Equipped with the knowledge that I was crawling inside the head of the giant king to witness his vision of “outer space and all associated regions,” I returned to the central installation. After kicking off my shoes, crawling on all fours across the giant tongue, and passing through an archway of teeth, I arrived in the dark mouth chamber.
Lying in a circle of molars on a spongy tongue mattress, I found myself fully absorbed in many concentric strings of led lights flickering in patterns. At first there was a minimal and rapid pulsing of sound and lights which moved in unison like a groovy heart rate monitor. Suddenly beautiful choral sounds were layered on top of the ‘heartbeat,’ and the lights became more complex, flickering downward in raindrop-like formations. My dominant thought was that this was so rad! This was everything and nothing at the same time! I also found myself imagining angels as particulates in space and luminescent fairy dust showers.
After a short time absorbing the audio/visual stimulus, I noticed a large convex security mirror at the apex of the mouth chamber. The reflection of moving lights in the spherical mirror looked like the contracting and expanding ligaments of an iris. Hypnotized by the reflections in the mirror dancing like kaleidoscopic mandalas, I asked myself- “is this a mirror, an eye, a brain, sacred geometry, outer space, or all of the above? Is this what being born or dying is like?”
The interior of the installation creates a kind of synesthesia, where sound and light perform a unified choreography. The dead king’s visions bear signs and symbols of an alive thing which moves and makes sounds. Something magical and physiological happens. It’s like our biological hardware and software are being activated in order to synthesize the cogito argument with the lightning bolt that animated Dr.Frankenstein’s Adam.
The New York Times quoted Coyne as saying “I’m looking forward to the day when music is a liquid they pour into your head.” The installation portion of King’s Mouth is a being we encounter as alive in our minds. What happens inside the installation is an experience of combined light and sound, for which the viewer’s head must be present IRL. It is impossible to completely capture the experience in a photo or video.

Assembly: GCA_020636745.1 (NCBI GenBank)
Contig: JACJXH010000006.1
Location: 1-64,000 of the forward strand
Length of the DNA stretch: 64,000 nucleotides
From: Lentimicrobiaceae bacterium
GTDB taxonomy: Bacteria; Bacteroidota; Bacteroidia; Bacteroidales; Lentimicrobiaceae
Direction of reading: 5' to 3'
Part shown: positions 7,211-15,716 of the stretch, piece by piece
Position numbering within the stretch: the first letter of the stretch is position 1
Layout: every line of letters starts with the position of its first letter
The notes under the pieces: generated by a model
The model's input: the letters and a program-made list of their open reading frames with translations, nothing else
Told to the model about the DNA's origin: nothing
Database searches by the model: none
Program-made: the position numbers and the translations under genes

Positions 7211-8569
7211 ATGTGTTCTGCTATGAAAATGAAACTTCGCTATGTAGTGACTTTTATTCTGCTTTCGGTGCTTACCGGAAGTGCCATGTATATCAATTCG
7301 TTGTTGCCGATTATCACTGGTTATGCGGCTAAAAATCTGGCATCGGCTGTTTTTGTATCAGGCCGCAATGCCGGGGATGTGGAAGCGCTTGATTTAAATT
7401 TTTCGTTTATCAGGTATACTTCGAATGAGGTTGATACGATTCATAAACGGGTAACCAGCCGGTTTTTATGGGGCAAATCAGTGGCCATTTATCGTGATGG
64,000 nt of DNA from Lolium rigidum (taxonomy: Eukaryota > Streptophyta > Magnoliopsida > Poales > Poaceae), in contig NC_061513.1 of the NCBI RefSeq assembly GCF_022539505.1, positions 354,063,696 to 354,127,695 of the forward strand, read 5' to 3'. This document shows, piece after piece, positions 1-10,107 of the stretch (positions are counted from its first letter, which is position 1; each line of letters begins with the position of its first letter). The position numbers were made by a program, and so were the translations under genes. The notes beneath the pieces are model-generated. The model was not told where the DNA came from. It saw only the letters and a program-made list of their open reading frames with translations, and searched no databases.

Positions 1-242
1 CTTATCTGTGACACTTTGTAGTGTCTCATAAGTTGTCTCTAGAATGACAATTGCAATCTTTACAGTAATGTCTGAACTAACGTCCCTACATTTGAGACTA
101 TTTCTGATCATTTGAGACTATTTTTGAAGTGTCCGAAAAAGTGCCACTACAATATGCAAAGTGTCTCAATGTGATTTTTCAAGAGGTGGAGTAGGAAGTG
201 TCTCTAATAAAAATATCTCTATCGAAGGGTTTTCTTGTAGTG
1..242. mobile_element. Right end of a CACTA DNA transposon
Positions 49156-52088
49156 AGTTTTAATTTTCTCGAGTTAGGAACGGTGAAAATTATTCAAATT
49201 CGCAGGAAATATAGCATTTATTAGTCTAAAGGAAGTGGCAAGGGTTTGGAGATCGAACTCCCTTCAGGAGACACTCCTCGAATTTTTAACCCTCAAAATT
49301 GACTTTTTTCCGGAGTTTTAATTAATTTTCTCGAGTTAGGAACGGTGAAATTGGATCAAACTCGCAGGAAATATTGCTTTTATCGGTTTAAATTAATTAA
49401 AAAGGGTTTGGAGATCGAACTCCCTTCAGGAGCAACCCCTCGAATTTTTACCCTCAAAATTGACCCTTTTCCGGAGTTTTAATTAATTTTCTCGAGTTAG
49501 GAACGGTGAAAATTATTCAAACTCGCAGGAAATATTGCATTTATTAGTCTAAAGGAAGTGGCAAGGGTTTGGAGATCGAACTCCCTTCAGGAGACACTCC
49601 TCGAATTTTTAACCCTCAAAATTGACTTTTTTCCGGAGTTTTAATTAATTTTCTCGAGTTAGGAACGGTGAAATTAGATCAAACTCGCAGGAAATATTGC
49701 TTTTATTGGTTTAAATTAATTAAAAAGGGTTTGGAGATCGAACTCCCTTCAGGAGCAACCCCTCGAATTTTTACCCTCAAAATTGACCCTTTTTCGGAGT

The drawings and their accompanying pieces of writing detail the psychedelic backstory of the virtual king. The exhibition as a whole is held together by the fantastic fable, while the individual pieces are equally effective in fleshing out and animating the narrative. Each individual drawing looks like an album cover and is full of detail and texture. As a group the drawings are installed to be read from left to right like a comic book or film strip.
The installation is the animatronic soul of the king. An aspect of the exhibition that is a physical event you have to be there for, immune to digitization. Rather than virtual reality, this is a virtual being born of our perception. After all, what are humans but exquisite machines; woven, animated, and inspired by electromagnetic light?
For more information on PNCA's Center for Contemporary Art & Culture and the 511 Gallery, click here.
Image courtesy of PNCA's Center for Contemporary Art & Culture